Marx-Engels Internet Archive

A Private Letter to British Crown Princess Victoria
About Meeting Karl Marx

Sir Mountstuart Elphinstone Grant Duff

Victoria Adelaide Mary Louisa, the eldest daughter of the British monarch and wife of the Prussian Crown Prince (and future German emperor, Frederick III), expressed to British politician Duff an interest in this Dr. Marx she was hearing so much about.

Duff managed to meet with Marx at the Devonshire Club on January 31 1879. He immediately wrote to the princess the next day. Duff included parts of this letter in his memoires (Notes from a Diary, 1873-1881), but removed all reference to the recipient.

The letter was published in full for the first time in The Times Literary Supplement, July 15 1949 -- "A Meeting with Karl Marx", by A. Rothstein. Transcribed for the Internet on Jan 18 1996 by Zodiac. Html markup in 1999 by Brian Baggins

February 1, 1879


Your Imperial Highness, when I last had the honour of seeing you, chanced to express some curiosity about Carl Marx and to ask me if I knew him. I resolved accordingly to take the first opportunity of making his acquaintance; but that opportunity did not arise till yesterday when I met him at luncheon and spent three hours in his company.

He is a short, rather small man with grey hair and beard which contrast strangely with a still dark moustache. The face is somewhat round, the forehead well shaped and filled up -- the eye rather hard but the whole expression rather pleasant than not, by no means that of a gentleman who is in the habit of eating babies in their cradles -- which is I daresay the view which the Police takes of him.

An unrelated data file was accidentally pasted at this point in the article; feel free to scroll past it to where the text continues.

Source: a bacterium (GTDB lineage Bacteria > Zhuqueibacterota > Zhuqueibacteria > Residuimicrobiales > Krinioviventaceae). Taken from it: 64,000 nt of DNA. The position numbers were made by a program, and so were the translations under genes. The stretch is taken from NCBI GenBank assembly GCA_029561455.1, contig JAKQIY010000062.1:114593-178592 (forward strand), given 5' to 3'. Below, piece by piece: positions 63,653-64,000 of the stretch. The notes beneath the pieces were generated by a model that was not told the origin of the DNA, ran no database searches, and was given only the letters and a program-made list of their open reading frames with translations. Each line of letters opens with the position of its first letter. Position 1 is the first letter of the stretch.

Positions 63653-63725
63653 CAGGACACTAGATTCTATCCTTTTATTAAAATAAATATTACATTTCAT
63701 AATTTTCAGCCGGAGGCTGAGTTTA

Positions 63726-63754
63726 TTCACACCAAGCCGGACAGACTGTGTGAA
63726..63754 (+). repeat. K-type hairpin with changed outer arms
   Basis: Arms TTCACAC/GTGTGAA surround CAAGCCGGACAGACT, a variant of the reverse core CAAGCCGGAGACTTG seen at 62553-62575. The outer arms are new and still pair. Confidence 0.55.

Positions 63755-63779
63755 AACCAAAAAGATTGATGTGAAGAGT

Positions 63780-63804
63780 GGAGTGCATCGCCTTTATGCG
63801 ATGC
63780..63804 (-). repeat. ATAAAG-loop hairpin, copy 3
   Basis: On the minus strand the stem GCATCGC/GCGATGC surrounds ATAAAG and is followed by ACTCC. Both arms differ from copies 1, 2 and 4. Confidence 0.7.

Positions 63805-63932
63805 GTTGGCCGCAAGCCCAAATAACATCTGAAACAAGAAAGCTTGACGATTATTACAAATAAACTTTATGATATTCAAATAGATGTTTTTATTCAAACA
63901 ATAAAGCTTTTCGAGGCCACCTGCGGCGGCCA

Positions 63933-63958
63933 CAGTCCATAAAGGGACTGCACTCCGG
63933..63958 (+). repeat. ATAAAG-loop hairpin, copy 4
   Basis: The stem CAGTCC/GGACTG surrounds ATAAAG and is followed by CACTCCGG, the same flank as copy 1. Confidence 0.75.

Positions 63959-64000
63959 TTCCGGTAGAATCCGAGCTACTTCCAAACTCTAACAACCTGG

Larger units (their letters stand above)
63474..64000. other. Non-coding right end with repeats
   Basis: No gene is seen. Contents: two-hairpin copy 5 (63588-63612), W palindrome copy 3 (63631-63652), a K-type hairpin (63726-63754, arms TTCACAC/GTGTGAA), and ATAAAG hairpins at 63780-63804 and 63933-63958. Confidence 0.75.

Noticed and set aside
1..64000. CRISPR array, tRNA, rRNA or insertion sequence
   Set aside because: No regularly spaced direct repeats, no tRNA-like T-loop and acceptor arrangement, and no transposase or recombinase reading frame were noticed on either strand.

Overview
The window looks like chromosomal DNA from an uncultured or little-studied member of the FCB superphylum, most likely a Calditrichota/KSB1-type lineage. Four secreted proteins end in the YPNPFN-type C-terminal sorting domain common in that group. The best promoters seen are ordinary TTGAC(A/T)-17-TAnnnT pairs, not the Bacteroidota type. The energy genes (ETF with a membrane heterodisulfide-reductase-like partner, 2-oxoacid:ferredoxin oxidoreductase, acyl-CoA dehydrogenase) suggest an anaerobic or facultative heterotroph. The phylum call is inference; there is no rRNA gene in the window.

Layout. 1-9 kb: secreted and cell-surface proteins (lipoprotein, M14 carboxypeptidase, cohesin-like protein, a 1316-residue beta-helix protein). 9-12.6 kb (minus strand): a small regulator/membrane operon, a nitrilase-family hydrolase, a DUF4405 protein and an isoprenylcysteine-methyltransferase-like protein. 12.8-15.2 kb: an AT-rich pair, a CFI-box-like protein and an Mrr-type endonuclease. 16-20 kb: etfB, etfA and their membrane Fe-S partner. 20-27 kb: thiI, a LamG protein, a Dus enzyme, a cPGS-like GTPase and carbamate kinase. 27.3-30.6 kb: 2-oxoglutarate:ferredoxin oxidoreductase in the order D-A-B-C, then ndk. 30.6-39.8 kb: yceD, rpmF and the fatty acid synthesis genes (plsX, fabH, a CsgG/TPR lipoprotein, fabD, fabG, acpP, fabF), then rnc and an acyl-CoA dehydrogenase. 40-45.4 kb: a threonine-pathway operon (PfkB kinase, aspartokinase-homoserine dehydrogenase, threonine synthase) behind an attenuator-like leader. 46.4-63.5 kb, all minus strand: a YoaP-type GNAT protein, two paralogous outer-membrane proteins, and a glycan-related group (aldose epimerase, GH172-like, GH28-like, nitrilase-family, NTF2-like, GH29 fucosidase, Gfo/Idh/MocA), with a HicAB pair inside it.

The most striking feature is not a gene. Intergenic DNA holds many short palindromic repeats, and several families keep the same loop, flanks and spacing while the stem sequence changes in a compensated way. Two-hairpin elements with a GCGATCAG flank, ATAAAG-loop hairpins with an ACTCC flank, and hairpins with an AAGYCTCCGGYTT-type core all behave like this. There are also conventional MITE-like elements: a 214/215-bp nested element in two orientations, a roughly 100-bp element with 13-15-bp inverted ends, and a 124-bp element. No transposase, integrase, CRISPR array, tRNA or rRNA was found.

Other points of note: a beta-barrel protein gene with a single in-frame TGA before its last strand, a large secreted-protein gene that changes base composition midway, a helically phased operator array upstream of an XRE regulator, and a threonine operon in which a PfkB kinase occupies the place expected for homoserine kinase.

His talk was that of a well-informed, nay; learned man -- much interested in Comparative Grammar which had led him into the Old Slavonic and other out of the way studies and was varied by many quaint turns and little bits of dry humour, as when speaking of Hesekiel's life of Prince Bismarck he always referred to it, by way of contrast to Dr. Busch's book, as the Old Testament. [Referring to G. Hesekiel's, Das Buch vom Grafen Bismarck, Bielefeld and Leipzig, 1869]

It was all very positif slightly cynical -- without any appearance of enthusiasm -- interesting and often, as I thought, showing very correct ideas when he was conversing of the past or the present; but vague and unsatisfactory when he turned to the future.

He looks, not unreasonably, for a great and not distant crash in Russia; thinks it will begin by reforms from above which the old bad edifice will not be able to bear and which will lead to its tumbling down altogether. As to what would take its place he had evidently no clear idea, except that for a long time Russia would be unable to exercise any influence in Europe.

Next he thinks that the movement will spread to Germany taking there the form of a revolt against the existing military system.

To my question "But how can you expect the army to rise against its commanders?" he replied -- you forget that in Germany now the army and the Nation are nearly identical. These Socialists you hear about are trained soldiers like anybody else. You must not think of the standing army only. You must think of the Landwehr -- and even in the standing army there is much discontent. Never was an army in which the severity of the discipline led to so many suicides. The step from shooting oneself to shooting one's officer is not long, and an example of the kind, once set, is soon followed.